Why ice ages became longer and more intense

Researchers from the University of Bern analysed a 169-metre-long sediment core collected at the bottom of the Southern Ocean by the research vessel JOIDES Resolution, in conjunction with the International Ocean Drilling Project (IODP) © Iodp

Researchers say they have confirmed the crucial role of the Antarctic Ocean during periods of climate change. Over the past million years, less frequent mixing of deep and surface waters may have influenced the transition to longer, more intense ice ages. 

This content was published on March 9, 2019 - 13:15

During the mid-Pleistocene transition period, which began one million years ago, ice ages extended and became more powerful; the frequency of their cycles increased from 40,000 years to 100,000 years.

One of the keys to this phenomenon lies in the deep waters of the Southern Ocean surrounding Antarctica, according to research published in the journal ScienceExternal link, carried out by a team led by professor Samuel Jaccard from the University of Bern.

Oceans contain 60 times more carbon than the atmosphere. As a result, small variations in carbon dioxide (CO2) concentrations play a major role in climate transitions.

To better understand this phenomenon, the researchers studied the evolution of mixing between deep and surface waters in the Southern, or Antarctic, Ocean. The mixing action brings oceanic CO2 to the surface, where it escapes into the atmosphere.

Analysing marine sediments collected from beneath the ocean floor at a depth of 2,800 metres, the team found that the mixing was significantly reduced at the end of the Mid-Pleistocene period, about 600,000 years ago. They claim the reduced mixing lowered the amount of CO2 released by the ocean, which in turn reduced the greenhouse effect and intensified ice ages.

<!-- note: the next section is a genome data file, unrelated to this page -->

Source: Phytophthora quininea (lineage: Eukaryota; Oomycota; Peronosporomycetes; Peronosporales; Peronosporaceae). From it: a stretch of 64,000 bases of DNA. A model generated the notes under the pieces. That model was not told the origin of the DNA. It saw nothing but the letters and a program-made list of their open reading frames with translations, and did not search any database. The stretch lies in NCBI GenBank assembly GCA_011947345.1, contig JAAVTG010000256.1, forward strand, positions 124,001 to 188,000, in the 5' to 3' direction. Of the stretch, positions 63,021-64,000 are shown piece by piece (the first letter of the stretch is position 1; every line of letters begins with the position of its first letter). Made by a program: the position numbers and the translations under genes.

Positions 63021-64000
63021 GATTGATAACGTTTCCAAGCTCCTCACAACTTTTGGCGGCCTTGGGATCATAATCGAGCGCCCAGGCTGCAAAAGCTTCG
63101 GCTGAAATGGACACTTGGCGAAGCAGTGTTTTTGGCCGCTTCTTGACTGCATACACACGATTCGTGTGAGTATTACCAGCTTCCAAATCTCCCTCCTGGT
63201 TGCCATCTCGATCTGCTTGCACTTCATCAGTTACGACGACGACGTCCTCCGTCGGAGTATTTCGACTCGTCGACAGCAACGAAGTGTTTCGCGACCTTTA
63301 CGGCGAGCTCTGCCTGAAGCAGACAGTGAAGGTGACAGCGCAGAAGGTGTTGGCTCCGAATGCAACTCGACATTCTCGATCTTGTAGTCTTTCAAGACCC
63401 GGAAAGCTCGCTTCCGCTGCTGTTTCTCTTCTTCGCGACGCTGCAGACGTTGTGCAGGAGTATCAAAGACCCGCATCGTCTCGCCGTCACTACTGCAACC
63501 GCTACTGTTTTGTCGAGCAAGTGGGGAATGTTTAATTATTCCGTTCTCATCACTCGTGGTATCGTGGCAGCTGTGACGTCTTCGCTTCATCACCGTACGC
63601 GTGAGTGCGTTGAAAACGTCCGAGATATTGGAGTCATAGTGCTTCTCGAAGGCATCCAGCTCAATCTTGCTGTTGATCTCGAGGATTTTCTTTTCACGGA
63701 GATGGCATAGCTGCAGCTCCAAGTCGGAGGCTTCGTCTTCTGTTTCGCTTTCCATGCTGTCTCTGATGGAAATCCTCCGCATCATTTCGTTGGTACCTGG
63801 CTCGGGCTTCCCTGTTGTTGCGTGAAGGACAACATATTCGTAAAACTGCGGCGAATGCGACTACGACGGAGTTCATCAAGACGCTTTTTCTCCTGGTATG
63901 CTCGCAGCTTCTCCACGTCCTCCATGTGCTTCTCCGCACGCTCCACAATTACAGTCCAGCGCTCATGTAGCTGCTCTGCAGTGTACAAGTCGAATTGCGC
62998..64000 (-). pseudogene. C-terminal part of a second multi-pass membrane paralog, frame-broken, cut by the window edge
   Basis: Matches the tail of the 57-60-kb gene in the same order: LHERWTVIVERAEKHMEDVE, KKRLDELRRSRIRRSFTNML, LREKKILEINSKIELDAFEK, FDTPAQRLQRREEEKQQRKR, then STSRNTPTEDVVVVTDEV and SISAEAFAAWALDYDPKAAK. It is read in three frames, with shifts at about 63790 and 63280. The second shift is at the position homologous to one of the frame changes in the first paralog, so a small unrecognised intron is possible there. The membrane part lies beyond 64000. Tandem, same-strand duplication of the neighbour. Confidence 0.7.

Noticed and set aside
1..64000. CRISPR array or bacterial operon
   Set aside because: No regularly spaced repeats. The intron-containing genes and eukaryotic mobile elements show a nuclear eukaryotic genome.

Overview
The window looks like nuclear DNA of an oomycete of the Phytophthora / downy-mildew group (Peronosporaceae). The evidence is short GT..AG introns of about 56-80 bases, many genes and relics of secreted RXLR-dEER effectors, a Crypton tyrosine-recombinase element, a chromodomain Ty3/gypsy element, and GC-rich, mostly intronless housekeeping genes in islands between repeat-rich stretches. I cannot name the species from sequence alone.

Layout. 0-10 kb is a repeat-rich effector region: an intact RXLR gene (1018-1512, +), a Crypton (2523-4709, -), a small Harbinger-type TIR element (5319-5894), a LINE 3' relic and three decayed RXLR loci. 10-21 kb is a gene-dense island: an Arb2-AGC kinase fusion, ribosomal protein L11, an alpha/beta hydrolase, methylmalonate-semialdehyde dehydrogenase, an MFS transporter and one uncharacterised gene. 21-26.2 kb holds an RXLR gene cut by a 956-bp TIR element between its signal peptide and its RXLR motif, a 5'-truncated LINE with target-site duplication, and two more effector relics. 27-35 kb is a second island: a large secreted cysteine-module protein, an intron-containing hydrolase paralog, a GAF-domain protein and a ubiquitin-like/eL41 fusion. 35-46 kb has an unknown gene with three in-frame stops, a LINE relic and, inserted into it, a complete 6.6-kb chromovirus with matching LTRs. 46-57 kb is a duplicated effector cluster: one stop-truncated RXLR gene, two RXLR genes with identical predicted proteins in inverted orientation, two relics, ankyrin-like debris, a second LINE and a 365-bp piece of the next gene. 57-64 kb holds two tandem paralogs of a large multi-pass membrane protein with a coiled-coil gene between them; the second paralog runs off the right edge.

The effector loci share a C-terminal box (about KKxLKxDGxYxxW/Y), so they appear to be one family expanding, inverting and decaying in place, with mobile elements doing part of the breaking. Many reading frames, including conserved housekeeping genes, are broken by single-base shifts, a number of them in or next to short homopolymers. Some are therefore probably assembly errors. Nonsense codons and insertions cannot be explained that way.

“Mixing plays a very important role in this case, because it brings the dissolved CO2 from the deep waters to the surface, from where it is transferred to the atmosphere and contributes to the greenhouse effect,” said Jaccard in a statement. “A better understanding of these phenomena is crucial, because they are also a factor in present-day global warming.”

The scientists looked in details at the difference in salinity and temperature between the surface and deep waters, which determine the intensity of the mixing.  During the transition to longer ice ages the surface waters became simultaneously colder and less salty. Consequently, the mixing of water layers decreased considerably during ice ages. 

This study was begun by Jaccard at the Federal Institute of Technology in Zurich (ETH Zurich) and continued at the University of Bern with the support of the Swiss National Science Foundation. It was carried out in collaboration with the Max Planck Institute for Chemistry in Mainz (Germany), Princeton University (United States), the University of Cambridge (United Kingdom), the University of Bergen (Norway) and the British Antarctic Survey. 

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